The Climate Hawks Vote PAC (which, by the way, just announced endorsement of Sean Casten (campaign website), who has long been someone I paid attention as a leading thinker/actor in combined heat and power, with how to take waste heat and create value from it) has a real problem: unlike in past election cycles, there are a plethora of good climate champions running for office. Scientists, engineers, veterans, concerned citizens who pay attention to what experts have concluded about climate science are all greatly concerned about climate change risks … and, whatever the ‘political chattering consultancy class’ might say, they are making clear that this is an issue that matters and an issue that they will focus on if (when) elected.  While many hoped/fought to make this the case a long time ago, that climate is becoming part of core messaging with so many candidates is a good harbinger of where policy making might go in a post-Trumpista/post climate-science GOP world.




    Helmer 11 December 2017 “A Deadly Peril” fundraising appeal

    Dear Adam,

    Climate change is a deadly threat to civilizations across our globe.

    From catastrophic natural disasters to rising sea levels, it’s going to take the whole world, working together, to protect our Earth and save our planet.

    But just last week, we took a step backward in Virginia. Our State Water Control Board approved a new natural gas pipeline that will destroy local ecosystems and have a devastating impact on our planet — and they’re considering approval of another pipeline this week.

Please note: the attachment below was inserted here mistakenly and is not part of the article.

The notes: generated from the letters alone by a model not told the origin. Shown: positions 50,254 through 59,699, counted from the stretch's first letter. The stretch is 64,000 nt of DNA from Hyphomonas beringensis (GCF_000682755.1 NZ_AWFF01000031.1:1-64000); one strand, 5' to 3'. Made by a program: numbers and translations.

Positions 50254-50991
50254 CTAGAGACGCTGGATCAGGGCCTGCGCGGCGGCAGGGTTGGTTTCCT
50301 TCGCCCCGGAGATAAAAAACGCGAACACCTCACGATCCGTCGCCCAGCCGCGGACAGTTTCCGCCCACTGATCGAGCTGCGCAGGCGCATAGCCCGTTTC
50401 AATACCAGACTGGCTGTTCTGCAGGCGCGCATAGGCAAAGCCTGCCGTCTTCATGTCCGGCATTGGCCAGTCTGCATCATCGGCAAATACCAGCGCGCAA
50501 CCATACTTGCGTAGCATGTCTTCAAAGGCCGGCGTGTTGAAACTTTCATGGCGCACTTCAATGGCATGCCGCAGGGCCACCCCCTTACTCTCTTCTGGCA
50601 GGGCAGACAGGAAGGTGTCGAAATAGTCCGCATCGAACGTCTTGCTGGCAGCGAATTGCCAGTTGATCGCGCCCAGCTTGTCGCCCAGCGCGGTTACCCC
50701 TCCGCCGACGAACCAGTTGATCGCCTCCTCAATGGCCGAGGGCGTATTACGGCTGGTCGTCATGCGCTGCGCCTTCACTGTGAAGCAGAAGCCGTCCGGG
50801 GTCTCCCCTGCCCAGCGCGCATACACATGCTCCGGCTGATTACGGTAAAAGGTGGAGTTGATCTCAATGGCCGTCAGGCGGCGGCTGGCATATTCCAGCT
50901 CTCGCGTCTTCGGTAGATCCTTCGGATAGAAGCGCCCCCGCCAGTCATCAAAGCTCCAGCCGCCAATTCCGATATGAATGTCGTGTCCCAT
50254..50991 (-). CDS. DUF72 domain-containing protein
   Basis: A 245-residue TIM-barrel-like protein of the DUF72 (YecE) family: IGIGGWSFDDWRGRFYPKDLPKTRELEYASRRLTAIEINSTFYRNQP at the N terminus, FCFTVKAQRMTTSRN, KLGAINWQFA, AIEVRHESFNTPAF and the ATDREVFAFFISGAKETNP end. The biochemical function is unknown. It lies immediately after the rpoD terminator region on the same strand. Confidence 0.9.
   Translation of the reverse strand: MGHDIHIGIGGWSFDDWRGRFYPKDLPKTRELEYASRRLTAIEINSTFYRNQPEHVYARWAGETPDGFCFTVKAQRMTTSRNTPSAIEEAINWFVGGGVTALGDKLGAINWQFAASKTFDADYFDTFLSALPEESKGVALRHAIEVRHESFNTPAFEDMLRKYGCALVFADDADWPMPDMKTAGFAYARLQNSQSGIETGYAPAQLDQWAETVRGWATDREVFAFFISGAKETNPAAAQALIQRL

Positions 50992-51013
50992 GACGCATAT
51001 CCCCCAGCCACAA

Our country used to be on the right track. Two years ago this week, the United States signed on to the ParisClimate Agreement, a plan created by the United Nations to help reduce emissions and lower our global temperature. It was a signal to the world that as one of the biggest emitters, we were committed to doing our part to stop climate change.

    President Trump chose to withdraw the United States from the Paris Climate Agreement over the summer — and now, we are the only country in the entire world that has rejected this life-saving plan.

    I’m fighting for our environment and our planet. Join me and call on this administration to fight climatechange and protect our environment.

    Karen and I were lucky enough to spend a summer camping with our boys. We started at our home in Virginia and traveled all the way to Alaska. We taught Harris and Aaron the value of our environment at every stop along the way — including at Glacier National Park, where glaciers have melted at an alarming rate due to global warming.

    It’s time to fight back against Republicans like Donald Trump and Barbara Comstock who side with polluters and refuse to acknowledge the facts: our climate is changing, and we must do something to save our planet.

    VA-10 needs a leader who will fight for our environment first — not special interests or big oil. I’ll always fight to keep our planet green, both for us and for future generations. Join me to stand up to this administration and demand they do the same.




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Tags: climate change · climate hawk · Climate Hawks · political symbols · politics · VA10